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Tips to avoid Non-response Bias

Market research 04 12
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There are two categories of Biases, these are, Non-response Bias and Response Bias. Non-response bias focuses on the group of participants who do not complete the survey. Response bias, on the other hand, refers to the participants who respond to your survey.

Response Bias occurs when participants provide inaccurate answers to the survey or the responses are recorded incorrectly.

  • The error occurs because of a factor in the research that makes the result different from the opinions of the participants. 
  • The respondent may not be aware that they are not answering the survey the way the researchers intended. 

Non-response Bias occurs when a percentage of people are unwilling or unable to respond to a survey. The participants don’t understand, forget to complete the survey, or are simply unwilling to take it. 

  • The error is caused by the absence of participants and not from collecting erroneous data.
  • It is the difference between the true mean values of the total no. of people who are sent the survey and the true mean value of the total no. of respondents. 

Non-response Bias can be caused due to different factors. Some of the factors that you should be aware of are listed as follows.

Tips to avoid Non response bias1


What causes Non-Response Bias?

  • Participants are more likely to drop the survey if it is too long or difficult to understand. If the survey takes longer than 7 to 8 minutes, the completion rate drops between 5 to 20%. 
  • Some people you sent the survey to, may not be the right audience for your survey. They may not want to provide you with any personal information or maybe they don’t have time. 
  • Some people may refuse to participate in your survey. They may not be willing to take a survey asking for sensitive information. People may refuse to answer because you may be asking for embarrassing information. Let’s say the survey is about taxpayers, the non-law-abiding citizen won’t be thrilled to respond to your survey.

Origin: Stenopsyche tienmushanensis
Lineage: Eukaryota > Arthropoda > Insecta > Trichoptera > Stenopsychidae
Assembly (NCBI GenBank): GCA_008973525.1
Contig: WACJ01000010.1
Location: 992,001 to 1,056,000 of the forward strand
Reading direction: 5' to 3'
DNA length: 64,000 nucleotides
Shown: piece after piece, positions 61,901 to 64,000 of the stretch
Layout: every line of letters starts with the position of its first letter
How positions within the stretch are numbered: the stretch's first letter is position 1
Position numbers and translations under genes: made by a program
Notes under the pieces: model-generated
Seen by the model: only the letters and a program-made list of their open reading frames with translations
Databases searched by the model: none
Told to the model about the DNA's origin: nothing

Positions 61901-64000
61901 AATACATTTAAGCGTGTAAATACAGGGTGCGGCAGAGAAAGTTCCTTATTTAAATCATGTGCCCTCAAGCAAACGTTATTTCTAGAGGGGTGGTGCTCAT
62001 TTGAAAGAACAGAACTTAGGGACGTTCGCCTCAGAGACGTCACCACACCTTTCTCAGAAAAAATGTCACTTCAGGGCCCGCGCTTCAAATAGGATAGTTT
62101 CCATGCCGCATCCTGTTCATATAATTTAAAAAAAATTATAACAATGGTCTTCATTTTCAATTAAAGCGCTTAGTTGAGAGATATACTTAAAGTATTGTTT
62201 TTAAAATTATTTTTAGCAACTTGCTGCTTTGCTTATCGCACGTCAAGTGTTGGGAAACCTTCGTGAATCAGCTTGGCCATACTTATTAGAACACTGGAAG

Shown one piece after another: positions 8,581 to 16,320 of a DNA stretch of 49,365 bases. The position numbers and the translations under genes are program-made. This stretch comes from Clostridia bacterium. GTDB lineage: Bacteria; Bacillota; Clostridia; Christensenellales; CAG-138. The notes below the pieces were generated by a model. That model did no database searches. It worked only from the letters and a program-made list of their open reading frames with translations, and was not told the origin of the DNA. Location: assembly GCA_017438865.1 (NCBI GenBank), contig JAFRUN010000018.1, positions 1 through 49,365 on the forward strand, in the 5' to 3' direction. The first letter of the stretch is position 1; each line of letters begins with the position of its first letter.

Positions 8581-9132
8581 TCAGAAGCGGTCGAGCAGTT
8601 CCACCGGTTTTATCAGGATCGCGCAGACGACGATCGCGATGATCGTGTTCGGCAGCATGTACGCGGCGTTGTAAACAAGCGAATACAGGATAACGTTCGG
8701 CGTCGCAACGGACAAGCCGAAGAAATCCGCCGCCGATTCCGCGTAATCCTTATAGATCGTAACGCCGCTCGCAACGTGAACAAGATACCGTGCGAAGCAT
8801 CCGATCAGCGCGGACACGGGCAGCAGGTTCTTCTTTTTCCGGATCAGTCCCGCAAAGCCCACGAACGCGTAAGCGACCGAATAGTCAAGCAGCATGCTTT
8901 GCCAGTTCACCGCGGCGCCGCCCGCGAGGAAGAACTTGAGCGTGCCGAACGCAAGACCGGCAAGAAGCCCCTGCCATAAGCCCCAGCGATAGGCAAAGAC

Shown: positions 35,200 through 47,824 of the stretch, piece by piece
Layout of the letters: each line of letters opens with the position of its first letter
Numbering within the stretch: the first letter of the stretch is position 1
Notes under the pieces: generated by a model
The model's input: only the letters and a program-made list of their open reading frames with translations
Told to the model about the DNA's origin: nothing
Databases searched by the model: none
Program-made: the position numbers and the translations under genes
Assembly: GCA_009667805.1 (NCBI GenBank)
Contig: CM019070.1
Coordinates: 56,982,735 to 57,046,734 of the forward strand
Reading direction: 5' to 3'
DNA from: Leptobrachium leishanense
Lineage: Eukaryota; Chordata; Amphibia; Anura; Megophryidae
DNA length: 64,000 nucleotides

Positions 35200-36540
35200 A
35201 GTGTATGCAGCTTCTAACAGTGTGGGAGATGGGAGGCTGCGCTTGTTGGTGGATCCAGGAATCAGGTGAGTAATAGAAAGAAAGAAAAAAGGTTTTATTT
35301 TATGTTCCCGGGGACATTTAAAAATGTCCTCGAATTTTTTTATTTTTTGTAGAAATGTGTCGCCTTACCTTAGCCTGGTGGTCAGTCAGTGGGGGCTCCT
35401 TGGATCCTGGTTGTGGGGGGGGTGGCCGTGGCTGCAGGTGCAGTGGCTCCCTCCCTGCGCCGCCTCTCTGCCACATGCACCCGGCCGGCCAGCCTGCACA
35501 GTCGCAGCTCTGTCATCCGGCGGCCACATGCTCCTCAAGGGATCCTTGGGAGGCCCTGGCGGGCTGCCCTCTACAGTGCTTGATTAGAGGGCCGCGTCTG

• Your survey may not have reached the members of the sample. For instance, it could be that the email survey you sent ended up in the spam folder of the recipient. This is recorded as a non-responsive bias. 
  • Or, following the previous point, your email survey may not be mobile-friendly. Most business sector employees prefer to respond to surveys with mobile devices. If your survey can not be displayed on mobile devices, people may not respond to it. This will lead to a drop in response rate and cause non-response bias. 
  • It could also be that they forgot about completing the survey. It could be that they were busy and distracted which led to them forgetting about the survey. Such occurrences can also result in non-responsive bias.
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How can you avoid Non-response Bias?

It is impossible to wipe out non-responsive bias because you cannot force people to respond. There are few ways that can help you avoid the issue. 

Ensure your Survey runs smoothly

People are likely to drop your survey if:

  • Loading time is long
  • Questions don’t fit the screen 
  • They have to adjust the survey so it is compatible with their device